HOUSTON -- Brandin Cooks' journey to stardom has come with multiple twists and turns since he heard his name called in the 2014 NFL Draft. It's also come with plenty of stops along the way before his arrival in Houston.
Cooks was drafted by the New Orleans Saints with the 20th pick eight years ago. He would bounce from the bayou to New England and later Los Angeles before becoming a two-time 1,000-yard receiver for the Texans.
There must have been frustration for Cooks entering a contract season. Would he leave after the 2022 campaign? Is Houston his home for good? What's next for a receiver with the consistency of some of the game's best without the recognition?
Those worries can be put to rest following Cooks' extension. The coaching staff couldn't be happier that Cooks is part of the Texans' rebuild.
"Brandin feels really good about being here," Texans coach Lovie Smith said Monday. "We talk about those other players wanting to be here, Brandin is another one that wanted to be here. He believes in that vision for our football team and what we can do. It's nice to have him back."
Cooks agreed to terms on a two-year extension worth up to $39.6 million, keeping him in Houston through the 2024 season. Earlier this month, it was reported that Cooks was possibly on the trading block.
Houston was never truly interested in trading Cooks. After being shipped three times, Cooks, who will turn 29 in September, wasn't looking to be on his fifth team in six seasons, either. The Texans began initial contract negotiations with Cooks earlier this offseason, but talks seemed to slow down entering March.
Texans general manager Nick Caserio worked on securing a deal for Cooks to remain in Houston past 2022. The two met in the middle last week, thus allowing him to be Houston's long-term No.1 receiving option.
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"When you look at the production that Brandin has been able to have over the past few seasons, but also over the course of his career, he brings a certain level of paranoia for our opponents," offensive coordinator Pep Hamilton said. "That's going to open up the opportunity for us to balance out our attack."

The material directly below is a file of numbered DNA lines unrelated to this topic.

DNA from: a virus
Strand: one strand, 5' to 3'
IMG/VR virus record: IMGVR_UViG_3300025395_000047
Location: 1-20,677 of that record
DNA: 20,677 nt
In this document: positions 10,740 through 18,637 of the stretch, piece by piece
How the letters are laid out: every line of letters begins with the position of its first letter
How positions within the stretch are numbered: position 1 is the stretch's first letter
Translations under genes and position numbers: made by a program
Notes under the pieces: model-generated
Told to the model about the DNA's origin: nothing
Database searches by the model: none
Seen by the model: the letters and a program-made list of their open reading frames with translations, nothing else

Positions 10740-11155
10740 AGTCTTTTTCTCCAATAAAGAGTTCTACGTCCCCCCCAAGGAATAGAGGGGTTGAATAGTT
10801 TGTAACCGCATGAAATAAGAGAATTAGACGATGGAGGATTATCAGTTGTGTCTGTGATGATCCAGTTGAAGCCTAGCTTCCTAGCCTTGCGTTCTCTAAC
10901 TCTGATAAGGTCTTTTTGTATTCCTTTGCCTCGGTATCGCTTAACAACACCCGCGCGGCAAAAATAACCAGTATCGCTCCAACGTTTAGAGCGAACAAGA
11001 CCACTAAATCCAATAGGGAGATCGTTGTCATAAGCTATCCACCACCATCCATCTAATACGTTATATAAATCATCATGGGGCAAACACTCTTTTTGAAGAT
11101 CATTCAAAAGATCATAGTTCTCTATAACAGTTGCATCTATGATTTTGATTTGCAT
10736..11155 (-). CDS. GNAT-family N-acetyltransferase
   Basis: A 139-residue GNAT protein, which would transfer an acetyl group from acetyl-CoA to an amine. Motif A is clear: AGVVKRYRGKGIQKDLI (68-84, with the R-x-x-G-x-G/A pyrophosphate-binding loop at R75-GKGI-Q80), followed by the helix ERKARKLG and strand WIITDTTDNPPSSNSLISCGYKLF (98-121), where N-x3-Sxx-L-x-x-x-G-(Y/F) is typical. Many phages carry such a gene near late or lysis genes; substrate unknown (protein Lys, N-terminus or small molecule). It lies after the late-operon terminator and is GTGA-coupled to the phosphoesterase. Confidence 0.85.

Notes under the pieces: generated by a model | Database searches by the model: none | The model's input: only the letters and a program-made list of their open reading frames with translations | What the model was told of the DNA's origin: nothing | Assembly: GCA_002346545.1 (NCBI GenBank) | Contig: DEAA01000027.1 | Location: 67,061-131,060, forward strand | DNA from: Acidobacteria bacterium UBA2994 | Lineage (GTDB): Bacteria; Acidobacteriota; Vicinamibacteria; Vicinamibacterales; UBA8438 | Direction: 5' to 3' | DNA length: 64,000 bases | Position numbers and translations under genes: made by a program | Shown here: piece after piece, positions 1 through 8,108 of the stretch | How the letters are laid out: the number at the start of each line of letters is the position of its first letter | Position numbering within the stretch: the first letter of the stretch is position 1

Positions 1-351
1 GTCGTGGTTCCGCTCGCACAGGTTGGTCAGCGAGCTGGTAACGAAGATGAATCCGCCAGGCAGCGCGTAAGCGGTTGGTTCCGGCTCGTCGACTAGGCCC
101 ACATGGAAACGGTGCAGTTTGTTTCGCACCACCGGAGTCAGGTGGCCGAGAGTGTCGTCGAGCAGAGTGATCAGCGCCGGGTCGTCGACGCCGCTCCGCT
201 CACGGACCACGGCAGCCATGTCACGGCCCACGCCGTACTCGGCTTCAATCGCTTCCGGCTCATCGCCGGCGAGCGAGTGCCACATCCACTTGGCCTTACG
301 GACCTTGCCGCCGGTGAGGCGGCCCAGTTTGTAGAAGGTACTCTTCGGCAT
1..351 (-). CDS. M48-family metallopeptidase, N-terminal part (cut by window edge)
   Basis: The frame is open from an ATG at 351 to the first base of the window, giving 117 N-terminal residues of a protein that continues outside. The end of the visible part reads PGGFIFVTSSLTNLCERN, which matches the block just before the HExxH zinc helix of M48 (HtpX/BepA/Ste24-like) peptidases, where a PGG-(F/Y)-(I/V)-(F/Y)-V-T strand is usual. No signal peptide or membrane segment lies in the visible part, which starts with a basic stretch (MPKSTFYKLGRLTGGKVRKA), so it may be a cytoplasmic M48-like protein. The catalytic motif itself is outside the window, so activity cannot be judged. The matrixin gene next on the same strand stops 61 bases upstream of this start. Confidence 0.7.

Regardless of who's commanding the offense or where Cooks has played, he's been consistent. Since being selected out of Oregon State, he has tallied six 1,000-yard seasons.
Cooks also has worked with seven different quarterbacks since entering the league. Smith can understand how a constant change of offensive personnel, schemes and transitions over the course of his career can be frustrating.
"What I was able to see from a different position last year was just how he went to work every day," Smith said. "You have to have veterans on the team that can show the younger guys how to play and how to handle themselves as a pro."
Cooks hasn't played three consecutive seasons for one franchise since the 2017 season in New Orleans. That all will change Week 1 this fall.
The level of play shouldn't diminish, even if second-year quarterback Davis Mills can't duplicate similar results to that of Pro Bowl quarterback Deshaun Watson.
In 119 career games, Cooks has 573 catches for 7,917 yards and 46 touchdowns. Last season, Cooks posted a career-best 90 receptions for 1,037 yards and six touchdown while averaging 11.5 yards per catch.
Hamilton and Smith are hopeful to see those numbers expand with another season working with Mills as the primary passer. More than anything, Cooks finally can feel as if he has a home.